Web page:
[Haskell-beginners] How to model this in haskell, get rid of my
OO thinking?
Lyndon Maydwell
maydwell at gmail.com
Tue May 18 10:45:02 EDT 2010
World could be anything really, maybe a list of objects, or something
much more involved. From my use of fmap I've implied that it is an
instance of the Functor typeclass, but that was only a suggestion.
I'm not sure what you're after with respect the the abstract base
classes, but there's this diagram floating around of the haskell98
typeclasses: [ http://www.uni-bonn.de/~manfear/haskell-classhierarchy.php
]. Maybe this will help? I usually use the ":info" command on a class
in ghci to find out some more about it, but I still have trouble
finding a good class to use for any particular problem.
Hope this was helpful.
On Tue, May 18, 2010 at 10:29 PM, Nathan Huesken
<haskell at lonely-star.org> wrote:
> Hey,
>
> Yes, that makes sense. Still, how would the "World" object look?
> How do I do a list of abstract base classes in haskell?
>
> On Tue, 18 May 2010 22:08:31 +0800
> Lyndon Maydwell <maydwell at gmail.com> wrote:
>
>> You would likely not use a void function and instead map over the
>> objects in the world:
>>
>> updateWorld :: World -> World
>> updateWorld = fmap update
>>
>> This way your functions can remain pure.
>>
>> On Tue, May 18, 2010 at 9:28 PM, <haskell at lonely-star.org> wrote:
>> > Hi,
>> >
>> > Thanks, I think I am starting to get it :). But let me extend my
>> > example.
>> > Assume, (in C++) ScreenObject also has a abstract function "update"
>> > implemented in SpaceShip and Rocket and doing something completly
>> > different for both of them.
>> > Now there are a lot of ScreenObjects in the "world" which have to be
>> > updated in every frame. This is done by having a list of pointers to
>> > ScreenObjects (objects) and a updateWorld function which looks like
>> > this (simplified):
>> >
>> > void updateWorld()
>> > {
>> > for(o in objects)
>> > o->update();
>> > }
>> >
>> > How would you model this in haskell?
>> > Thanks!
>> > Nathan
>> >
>> > On Tue, 18 May 2010 11:33:08 +0200
>> > edgar klerks <edgar.klerks at gmail.com> wrote:
>> >
>> >> He Nathan,
>> >>
>> >> I would create an data type (SpaceObject), which holds the Position
>> >> and an object. Then I create a typeclass for SpaceObject, which has
>> >> the function move in it. Functions which all objects have are moved
>> >> in the typeclass:
>> >>
>> >>
>> >> type Position = (Double, Double)
>> >>
>> >> data SpaceObject a = SO a Position
>> >>
>> >> data RocketObject = RocketObject {
>> >> stuff :: String
>> >> }
>> >>
>> >> data SpaceShipObject = SpaceShipObject {
>> >> bla :: Int
>> >> }
>> >>
>> >> type Rocket = SpaceObject RocketObject
>> >> type SpaceShip = SpaceObject SpaceShipObject
>> >>
>> >> class ScreenObject a where
>> >> move :: a -> Position -> a
>> >>
>> >> instance ScreenObject (SpaceObject obj) where
>> >> move (SO obj (x,y) ) (dx, dy) = SO obj (x + dx, y + dy)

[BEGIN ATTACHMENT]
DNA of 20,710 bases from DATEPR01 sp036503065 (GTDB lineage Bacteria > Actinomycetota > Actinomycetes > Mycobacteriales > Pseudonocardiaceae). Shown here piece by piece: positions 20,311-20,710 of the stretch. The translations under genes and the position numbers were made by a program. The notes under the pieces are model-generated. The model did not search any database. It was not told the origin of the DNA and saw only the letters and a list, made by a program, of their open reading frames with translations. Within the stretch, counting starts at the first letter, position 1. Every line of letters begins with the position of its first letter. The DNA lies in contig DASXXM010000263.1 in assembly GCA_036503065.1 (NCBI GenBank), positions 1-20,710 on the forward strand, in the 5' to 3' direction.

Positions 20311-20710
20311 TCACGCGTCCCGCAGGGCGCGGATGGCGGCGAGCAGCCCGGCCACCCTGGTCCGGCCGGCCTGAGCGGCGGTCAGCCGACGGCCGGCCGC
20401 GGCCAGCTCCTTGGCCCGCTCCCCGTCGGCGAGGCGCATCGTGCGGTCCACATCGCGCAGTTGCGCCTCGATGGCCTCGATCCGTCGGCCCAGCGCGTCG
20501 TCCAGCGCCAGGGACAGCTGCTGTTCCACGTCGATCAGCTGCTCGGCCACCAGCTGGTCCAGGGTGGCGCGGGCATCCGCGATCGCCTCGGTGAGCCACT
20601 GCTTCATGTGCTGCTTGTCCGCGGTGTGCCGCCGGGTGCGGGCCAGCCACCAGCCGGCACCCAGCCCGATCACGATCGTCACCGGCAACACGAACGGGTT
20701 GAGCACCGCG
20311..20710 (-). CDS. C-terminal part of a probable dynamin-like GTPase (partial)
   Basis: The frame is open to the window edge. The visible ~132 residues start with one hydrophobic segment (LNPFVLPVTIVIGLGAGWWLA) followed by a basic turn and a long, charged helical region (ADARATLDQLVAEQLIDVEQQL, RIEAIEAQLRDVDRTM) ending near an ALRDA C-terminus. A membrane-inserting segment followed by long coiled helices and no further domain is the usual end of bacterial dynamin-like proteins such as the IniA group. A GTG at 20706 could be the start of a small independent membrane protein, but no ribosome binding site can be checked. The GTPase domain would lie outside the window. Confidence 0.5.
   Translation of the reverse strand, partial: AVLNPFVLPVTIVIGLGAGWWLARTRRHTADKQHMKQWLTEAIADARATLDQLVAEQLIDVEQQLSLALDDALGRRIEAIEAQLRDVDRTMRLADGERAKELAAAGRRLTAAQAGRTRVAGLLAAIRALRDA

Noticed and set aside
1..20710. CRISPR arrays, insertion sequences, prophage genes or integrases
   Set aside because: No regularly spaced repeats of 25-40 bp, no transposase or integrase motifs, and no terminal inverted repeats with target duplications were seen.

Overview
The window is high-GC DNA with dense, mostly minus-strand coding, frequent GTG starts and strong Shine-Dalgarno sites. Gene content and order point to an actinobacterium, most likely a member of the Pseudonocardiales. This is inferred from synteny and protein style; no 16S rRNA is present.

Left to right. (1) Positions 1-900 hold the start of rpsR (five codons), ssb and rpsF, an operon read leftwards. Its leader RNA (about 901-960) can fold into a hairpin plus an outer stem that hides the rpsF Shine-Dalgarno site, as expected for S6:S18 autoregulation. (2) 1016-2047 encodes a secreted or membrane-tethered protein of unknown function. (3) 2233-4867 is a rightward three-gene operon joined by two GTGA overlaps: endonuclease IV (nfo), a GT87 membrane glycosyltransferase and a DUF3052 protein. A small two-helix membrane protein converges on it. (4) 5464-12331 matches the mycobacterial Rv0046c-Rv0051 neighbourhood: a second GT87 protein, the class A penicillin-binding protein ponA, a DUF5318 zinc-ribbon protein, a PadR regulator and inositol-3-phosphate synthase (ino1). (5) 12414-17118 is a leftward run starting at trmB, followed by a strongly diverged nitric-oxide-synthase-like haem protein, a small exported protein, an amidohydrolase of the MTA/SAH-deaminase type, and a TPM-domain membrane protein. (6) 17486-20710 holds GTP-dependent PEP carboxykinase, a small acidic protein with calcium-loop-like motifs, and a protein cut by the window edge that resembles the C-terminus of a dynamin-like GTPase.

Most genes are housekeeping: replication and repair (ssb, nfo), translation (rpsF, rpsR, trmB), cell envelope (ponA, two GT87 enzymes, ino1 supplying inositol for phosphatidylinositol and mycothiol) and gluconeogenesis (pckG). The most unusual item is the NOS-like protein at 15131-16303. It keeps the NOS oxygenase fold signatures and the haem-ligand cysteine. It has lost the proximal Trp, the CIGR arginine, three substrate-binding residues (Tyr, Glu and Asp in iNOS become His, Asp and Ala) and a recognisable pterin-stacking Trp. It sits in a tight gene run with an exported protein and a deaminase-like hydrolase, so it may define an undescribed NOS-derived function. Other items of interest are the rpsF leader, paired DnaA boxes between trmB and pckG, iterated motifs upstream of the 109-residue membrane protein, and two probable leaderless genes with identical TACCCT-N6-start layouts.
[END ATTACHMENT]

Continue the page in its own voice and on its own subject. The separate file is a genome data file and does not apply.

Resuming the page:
>> >> ~
>> >>
>> >> ~
>> >>
>> >> ~
>> >>
>> >> ~
>> >>
>> >> On Tue, May 18, 2010 at 5:21 AM, <haskell at lonely-star.org> wrote:
>> >>
>> >> > Hi,
>> >> >
>> >> > I learning haskell and I am trying to understand how model
>> >> > certain things in it.
>> >> > As I have been doing a lot of C++ programming so far. Let's
>> >> > imagine we want to write a game. In the game there are
>> >> > spaceships and rocks (image something like astroids :) ). Now
>> >> > both spaceships and rocks have a position and can move.
>> >> > Spaceships can shoot, while rocks can explode. In C++, I would
>> >> > do (simplified):
>> >> >
>> >> > class ScreenObject
>> >> > {
>> >> > float x,y;
>> >> > void move(dx,dy){x+=dx;y+=dy;}
>> >> > };
>> >> >
>> >> > class Spaceship : public ScreenObject
>> >> > {
>> >> > void shoot(){...}
>> >> > };
>> >> >
>> >> > class Rocket : public ScreenObject
>> >> > {
>> >> > void explode(){...}
>> >> > };
>> >> >
>> >> > But what would I do in haskell? Ok, I can define a typeclass
>> >> > "ScreenObjectType" that has a move function (taking an object,
>> >> > retuning an moved object).
>> >> > But I do not want to implement "move" for both Spaceship and
>> >> > Rocket. Can I somehow give a default implementation for move
>> >> > that works on any datatype having an "x" and "y" element? Or
>> >> > what would I do? Can I somehow define a "base datatype" holding
>> >> > a x and y member form which Spaceship and Rocket derive?
>> >> > I feel like I am thinking to much OOP here.
>> >> > But the point is, I guess, that I want to avoid code duplication!
>> >> >
>> >> > So I guess, it comes down to the questions: How would you model
>> >> > the scenario described above in haskell?
>> >> >
>> >> > Thanks!
>> >> > Nathan
>> >> > _______________________________________________
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>> >> >
>> >>
>> >>
>> >>
>> >
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>
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